The company that had attacked Pirivi subsequently withdrew back to via Komondo village carrying their wounded with them, arriving at Deniki in two groups on 9 and 10 August.
In an effort to make the main Australian force aware that they had taken the village, Symington fired off a red signal flare, and dispatched messengers to go back to Cameron to advise him to send reinforcements and supplies.
They subsequently re-crossed to the eastern side of Madi Creek before halting on the western side of Faiwani Creek,  before moving on to the village of Naro where they were met by a small patrol which led them to Isurava,  which they reached on 13 August.
These fell into Japanese hands, alleviating some of their supply problems. Several hours later, Allied aircraft returned to bomb the village after news of its capture reached the Allied high command.
Had it been held, the Australians potentially would have been able to fly in reinforcements and supplies, which may have proved decisive in preventing the Japanese from advancing into the mountains around Deniki.
Heavy fighting followed, but by mid-morning on 14 August, the Australians were nearly encircled and Cameron gave the order to break contact and withdraw by platoons. This was completed in good order, but a large amount of supplies and personal belongings were abandoned.
In late September and early October, after reverses around Milne Bay and Guadalcanal,  the Japanese went onto the defensive as the strategic situation in the Pacific began to turn against them, and the Australians were able to launch a cautious counter-attack which saw them retake Kokoda unopposed on 2 November Finding the airstrip in a state of disrepair, the Australians began efforts to reopen the airstrip.
As supplies began to arrive, the logistical burden of trekking supplies up the track was alleviated and the Allied counter offensive picked up pace.Part of World War II's Pacific War, the Kokoda Track was often called the 'Trail of Death'.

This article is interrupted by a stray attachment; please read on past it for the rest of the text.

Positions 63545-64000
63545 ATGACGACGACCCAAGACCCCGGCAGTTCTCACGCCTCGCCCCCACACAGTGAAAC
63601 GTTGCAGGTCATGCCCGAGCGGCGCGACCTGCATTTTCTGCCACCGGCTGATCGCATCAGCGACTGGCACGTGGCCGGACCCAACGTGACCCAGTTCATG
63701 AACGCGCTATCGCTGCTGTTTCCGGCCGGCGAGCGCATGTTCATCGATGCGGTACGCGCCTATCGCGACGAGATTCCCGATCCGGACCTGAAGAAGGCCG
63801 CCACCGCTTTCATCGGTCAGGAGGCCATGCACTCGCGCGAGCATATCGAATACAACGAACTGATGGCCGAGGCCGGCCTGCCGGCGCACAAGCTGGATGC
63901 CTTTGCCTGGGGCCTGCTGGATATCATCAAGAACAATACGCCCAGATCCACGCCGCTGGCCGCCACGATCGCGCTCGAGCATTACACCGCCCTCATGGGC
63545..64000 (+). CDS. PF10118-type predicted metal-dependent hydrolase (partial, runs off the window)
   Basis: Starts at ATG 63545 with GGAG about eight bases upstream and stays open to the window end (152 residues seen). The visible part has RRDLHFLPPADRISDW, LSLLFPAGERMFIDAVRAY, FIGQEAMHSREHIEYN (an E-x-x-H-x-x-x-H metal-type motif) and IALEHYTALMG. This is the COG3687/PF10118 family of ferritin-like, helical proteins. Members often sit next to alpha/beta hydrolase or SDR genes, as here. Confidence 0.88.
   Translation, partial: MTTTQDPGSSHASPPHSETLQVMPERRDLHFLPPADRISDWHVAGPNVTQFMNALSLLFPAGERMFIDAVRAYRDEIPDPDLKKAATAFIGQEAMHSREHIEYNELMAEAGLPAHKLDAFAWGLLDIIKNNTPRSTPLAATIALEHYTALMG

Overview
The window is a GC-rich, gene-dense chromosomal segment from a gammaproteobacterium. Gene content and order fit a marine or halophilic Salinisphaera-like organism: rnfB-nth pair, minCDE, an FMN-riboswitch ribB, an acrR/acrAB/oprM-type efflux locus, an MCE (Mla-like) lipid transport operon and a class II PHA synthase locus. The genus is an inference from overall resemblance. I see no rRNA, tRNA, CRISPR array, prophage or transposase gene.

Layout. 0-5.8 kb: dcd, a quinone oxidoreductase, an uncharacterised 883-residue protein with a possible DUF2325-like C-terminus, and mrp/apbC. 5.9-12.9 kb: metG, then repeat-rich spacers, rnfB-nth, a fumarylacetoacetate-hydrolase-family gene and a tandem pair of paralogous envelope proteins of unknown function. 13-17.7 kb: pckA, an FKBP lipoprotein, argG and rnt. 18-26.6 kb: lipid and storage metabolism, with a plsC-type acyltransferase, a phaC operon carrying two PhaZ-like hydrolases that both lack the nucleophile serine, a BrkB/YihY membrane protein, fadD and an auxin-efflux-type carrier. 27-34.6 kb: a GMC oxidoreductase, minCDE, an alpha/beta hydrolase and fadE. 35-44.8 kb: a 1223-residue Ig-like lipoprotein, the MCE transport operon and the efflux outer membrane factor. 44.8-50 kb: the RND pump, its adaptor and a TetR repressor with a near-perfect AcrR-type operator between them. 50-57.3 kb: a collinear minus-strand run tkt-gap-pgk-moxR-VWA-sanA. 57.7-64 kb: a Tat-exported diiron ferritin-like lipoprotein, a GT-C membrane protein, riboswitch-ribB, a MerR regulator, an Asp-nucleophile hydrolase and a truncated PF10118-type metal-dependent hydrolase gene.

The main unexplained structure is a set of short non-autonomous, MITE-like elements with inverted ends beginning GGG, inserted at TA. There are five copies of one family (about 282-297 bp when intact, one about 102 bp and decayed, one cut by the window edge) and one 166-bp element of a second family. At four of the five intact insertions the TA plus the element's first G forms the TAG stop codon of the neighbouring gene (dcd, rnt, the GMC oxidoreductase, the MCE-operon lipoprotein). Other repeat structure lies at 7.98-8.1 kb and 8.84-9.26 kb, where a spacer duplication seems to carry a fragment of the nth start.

by A.B. Feuer In James Anderson and a few other adventurers retraced the Australian Army’s withdrawal from Kokoda in , and followed the track across the Owen Stanley Mountains.
Total casualties of Australian soldiers on the Kokoda Trail from July to November , excluding the Milne Bay engagement, numbered 1, Of these, were killed.
The recapture of Kokoda on 2 November was not the end of the capaign to expel the Japanese invaders from Papua. The Kokoda Track is one of many walking tracks that existed long before Europeans came into this part of the world.
During World War II, the Japanese decided to use this trail as a means of launching a ground attack against the Australians in Port Moresby. The Battle of Kokoda consisted of two engagements fought in late July – early August The battle of the Kokoda Trail of 23 July November saw the Japanese army reach further south than at any other time during the Second World War, in an attempt to capture Port Moresby, but also marked the point at which Japan’s resources became too stretched to support further offensive operations, and ended as a clear Australian victory.
Despite the historical use of "Trail", "Track" gained dominance in the s, with the Australian Macquarie Dictionary stating that while both versions were in use, Kokoda Track "appears to be the more popular of the two". Battle honours. For eligible Australian units, the battle honour "Kokoda Trail" was bestowed.
Seven subsidiary honours were also bestowed.